We should all be in contempt of this court

On 25 May 2018 one of the most extraordinary abuses of judicial authority in recent English law occurred.  Judge Geoffrey Marson QC, having seen the jury in the trial of a child exploitation gang to retire to consider their verdict, became aware of Tommy Robinson on the street outside the court reporting into his phone. A photographer outside the court captured the moment as the judge looked down and spoke to a police officer.

 

 

Moments later that officer conducted a wholly illegal arrest of Tommy. Clearly without any understanding of what offence he had supposedly committed or what power she was meant to be using she fell back on the old police favourite ‘you are being arrested for a breach of the peace’ –even though Tommy was self evidently acting in an entirely orderly and non-violent manner.

Tommy was then taken to a police station, where he called his solicitors, and thence back to court whereupon in two hearings lasting less than five minutes in total, and without his solicitors having had chance to arrive, he was sentenced to ten months in prison and had a three month suspended sentence activated.

But for what offence and using what power? Tommy didn’t know, his solicitors weren’t there to ask, and when the case reached the Court of Appeal two months later Judge Marson couldn’t explain.  The Court of Appeal found that Marson had rushed the hearing, didn’t know what offence he thought Tommy had committed and hadn’t consulted any law book to confirm that he was using a legal power. He certainly didn’t explain to Tommy what he thought Tommy had done wrong and didn’t ask Tommy to admit or deny whatever it was that was so obvious it didn’t need explaining.  Incredibly after allowing judge Marson two months to explain his thinking the Court of Appeal was still unable to sort out what had been in his mind.

Most seriously, Marson had imposed a ‘sentence of imprisonment’ (which he had no power to impose since Tommy had not, on any possible view, been tried for a crime). The consequences of this for Tommy were severe and could have been disastrous. Tommy would spend the next two months in a high security prison wing, in virtually solitary confinement, with severely restricted access to communication with his lawyers and family legitimate fear of poisoning, on an almost starvation diet, when, at the very worst, he should have been treated as an unconvicted prisoner, detained for a civil wrong in a low security, possibly open, prison.

Finally the proceedings moved from Kafkaesque to Orwellian as judge Marson imposed a reporting restriction so that the press were unable to report even the fact of Tommy’s imprisonment to his many followers and critics.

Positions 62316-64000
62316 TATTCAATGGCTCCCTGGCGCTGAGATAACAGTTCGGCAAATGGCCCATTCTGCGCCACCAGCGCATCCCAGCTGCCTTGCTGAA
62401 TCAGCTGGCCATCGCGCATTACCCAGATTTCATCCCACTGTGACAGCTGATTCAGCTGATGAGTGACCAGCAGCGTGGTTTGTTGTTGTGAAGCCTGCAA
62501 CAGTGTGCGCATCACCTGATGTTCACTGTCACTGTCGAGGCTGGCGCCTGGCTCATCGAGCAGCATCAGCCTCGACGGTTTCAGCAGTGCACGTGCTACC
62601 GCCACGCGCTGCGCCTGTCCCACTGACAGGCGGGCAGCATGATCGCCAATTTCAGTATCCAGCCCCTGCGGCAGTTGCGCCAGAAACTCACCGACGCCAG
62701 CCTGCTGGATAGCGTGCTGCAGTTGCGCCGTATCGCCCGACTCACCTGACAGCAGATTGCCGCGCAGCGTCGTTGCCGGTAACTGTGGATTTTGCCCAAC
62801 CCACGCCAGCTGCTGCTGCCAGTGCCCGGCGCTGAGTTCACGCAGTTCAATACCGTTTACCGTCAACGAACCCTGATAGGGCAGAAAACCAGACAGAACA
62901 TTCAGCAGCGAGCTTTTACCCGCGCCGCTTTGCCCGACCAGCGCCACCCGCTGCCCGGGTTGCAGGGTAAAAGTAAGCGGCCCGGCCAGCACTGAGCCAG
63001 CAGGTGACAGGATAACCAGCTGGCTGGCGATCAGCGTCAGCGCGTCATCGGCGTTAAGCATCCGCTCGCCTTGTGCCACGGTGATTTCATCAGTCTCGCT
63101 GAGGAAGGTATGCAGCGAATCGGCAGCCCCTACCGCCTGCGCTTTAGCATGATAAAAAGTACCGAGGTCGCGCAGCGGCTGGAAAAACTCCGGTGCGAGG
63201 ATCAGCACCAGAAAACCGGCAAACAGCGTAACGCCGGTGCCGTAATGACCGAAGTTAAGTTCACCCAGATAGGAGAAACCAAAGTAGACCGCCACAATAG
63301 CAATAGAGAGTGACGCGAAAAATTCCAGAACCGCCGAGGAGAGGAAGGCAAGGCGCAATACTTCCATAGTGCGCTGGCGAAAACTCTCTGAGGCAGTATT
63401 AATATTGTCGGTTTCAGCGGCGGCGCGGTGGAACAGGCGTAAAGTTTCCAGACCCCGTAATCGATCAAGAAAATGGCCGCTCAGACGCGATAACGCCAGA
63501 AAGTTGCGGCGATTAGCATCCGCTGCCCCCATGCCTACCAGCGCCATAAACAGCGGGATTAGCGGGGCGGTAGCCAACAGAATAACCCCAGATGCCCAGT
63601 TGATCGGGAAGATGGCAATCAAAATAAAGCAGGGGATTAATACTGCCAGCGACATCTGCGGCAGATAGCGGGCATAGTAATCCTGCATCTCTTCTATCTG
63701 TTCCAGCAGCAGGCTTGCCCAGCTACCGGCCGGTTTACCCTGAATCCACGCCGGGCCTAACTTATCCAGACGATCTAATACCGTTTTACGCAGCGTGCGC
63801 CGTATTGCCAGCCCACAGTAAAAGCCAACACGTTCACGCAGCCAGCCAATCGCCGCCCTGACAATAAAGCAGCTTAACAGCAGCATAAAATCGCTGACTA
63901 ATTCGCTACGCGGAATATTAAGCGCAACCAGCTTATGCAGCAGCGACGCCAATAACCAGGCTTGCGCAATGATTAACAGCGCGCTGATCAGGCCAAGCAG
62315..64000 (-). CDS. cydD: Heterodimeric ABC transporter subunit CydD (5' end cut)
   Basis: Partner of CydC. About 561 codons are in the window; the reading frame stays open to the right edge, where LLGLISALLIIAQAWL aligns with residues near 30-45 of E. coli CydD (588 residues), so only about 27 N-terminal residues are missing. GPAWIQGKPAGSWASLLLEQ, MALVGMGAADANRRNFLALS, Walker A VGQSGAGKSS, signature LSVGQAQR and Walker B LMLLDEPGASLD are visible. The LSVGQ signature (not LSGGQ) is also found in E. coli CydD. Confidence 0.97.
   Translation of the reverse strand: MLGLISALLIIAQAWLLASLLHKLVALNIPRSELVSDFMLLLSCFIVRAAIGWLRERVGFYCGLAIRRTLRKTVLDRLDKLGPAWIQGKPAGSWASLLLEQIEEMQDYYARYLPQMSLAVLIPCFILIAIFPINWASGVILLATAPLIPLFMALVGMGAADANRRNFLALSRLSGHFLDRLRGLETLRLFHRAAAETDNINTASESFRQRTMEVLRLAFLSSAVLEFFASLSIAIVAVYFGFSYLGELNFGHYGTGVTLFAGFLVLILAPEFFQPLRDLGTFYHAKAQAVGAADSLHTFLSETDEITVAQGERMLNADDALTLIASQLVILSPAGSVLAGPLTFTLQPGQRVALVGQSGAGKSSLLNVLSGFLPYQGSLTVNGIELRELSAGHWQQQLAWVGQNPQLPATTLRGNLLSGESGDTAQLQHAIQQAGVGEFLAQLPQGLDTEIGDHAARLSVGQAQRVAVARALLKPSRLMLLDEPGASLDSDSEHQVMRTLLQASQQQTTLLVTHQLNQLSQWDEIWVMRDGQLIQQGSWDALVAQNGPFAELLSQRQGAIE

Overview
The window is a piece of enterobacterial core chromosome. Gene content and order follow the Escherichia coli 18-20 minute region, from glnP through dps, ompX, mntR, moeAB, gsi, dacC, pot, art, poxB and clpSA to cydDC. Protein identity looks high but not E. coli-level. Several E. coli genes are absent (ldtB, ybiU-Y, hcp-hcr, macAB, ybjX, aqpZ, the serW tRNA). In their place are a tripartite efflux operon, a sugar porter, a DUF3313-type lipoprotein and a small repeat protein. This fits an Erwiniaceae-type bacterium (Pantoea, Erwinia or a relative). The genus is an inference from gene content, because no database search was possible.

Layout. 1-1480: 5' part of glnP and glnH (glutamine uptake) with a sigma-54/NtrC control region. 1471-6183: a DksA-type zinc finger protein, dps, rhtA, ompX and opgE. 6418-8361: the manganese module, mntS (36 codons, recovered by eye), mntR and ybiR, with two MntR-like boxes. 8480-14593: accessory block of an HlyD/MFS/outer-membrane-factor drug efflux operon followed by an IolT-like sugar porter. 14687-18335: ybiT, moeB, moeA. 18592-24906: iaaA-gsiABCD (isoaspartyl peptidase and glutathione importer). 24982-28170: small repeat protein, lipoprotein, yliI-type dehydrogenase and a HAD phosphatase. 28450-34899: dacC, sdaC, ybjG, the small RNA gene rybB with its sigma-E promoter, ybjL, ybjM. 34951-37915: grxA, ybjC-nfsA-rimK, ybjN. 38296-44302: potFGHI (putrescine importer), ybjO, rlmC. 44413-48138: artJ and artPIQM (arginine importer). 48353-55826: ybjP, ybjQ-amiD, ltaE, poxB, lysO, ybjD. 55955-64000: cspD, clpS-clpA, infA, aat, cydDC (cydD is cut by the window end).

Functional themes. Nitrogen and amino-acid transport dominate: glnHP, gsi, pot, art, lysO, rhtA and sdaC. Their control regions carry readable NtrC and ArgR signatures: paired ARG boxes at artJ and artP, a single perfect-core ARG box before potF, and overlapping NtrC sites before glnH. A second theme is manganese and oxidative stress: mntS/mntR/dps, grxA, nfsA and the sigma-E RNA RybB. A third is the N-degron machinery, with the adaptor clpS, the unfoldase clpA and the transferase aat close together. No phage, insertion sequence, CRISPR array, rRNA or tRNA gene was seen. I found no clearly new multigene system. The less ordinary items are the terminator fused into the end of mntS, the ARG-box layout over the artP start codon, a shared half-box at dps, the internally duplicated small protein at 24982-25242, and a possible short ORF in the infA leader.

Note the date when, in the country that pioneered the rule of law, a nationally recognised political activist could be plucked off the street and be extra-judicially ‘disappeared’ with no one permitted to say what had become of him.

​So how did this happen? Is Judge Marson QC an ignorant bumbling buffoon? Bumbling and cack-handed on this occasion certainly, but judges know their law and can be precise with their words when they put their mind to it. All the signs are that he could not wait to be the man to pot the “far right hatemonger and Islamophobe” Tommy Robinson, “founder of the racist EDL”, and had been misled by years of press vilification of Tommy into believing that the whatever carelessness he might be guilty of on the way would be looked on indulgently by the establishment.

As we now know he was not so keen to see the child rapists he was dealing with inside prison cells, and as a result of his generous approach to bail one was allowed to escape justice and flee back to Pakistan.

Tomorrow, in the world’s most famous court, the country’s most senior criminal trial judge, Judge Hilliard, will try to do the job properly. He has given himself months to consider the case. No mistakes are likely to occur.  He will be acting as prosecutor as well as judge – a process that makes sense when somebody is disorderly within a courtroom and needs to be dealt with swiftly, but makes much less sense, and looks much less fair, when the case is so difficult the judge was unable to meet his own deadline to serve a summary of the allegation on Tommy’s legal team. We know, for example, that one issue that will arise is whether Tommy breached reporting restrictions on the trial by potentially revealing to the jury that the defendants, five of whom were called Mohammed, were Muslims.

A wise judge would look at such wafer thin arguments, reflect with pained embarrassment on the past legal omnishambles and the illegal sentence already served, and draw a line under the whole sorry episode.

But all the signs are that the judicial kitchen sink is being thrown at the challenge to reconstruct from scratch the case against Tommy. If Tommy is returned to prison we should all hold the court system in contempt.

 

Paul Ellis, Legal Spokesman, For Britain Movement 

 

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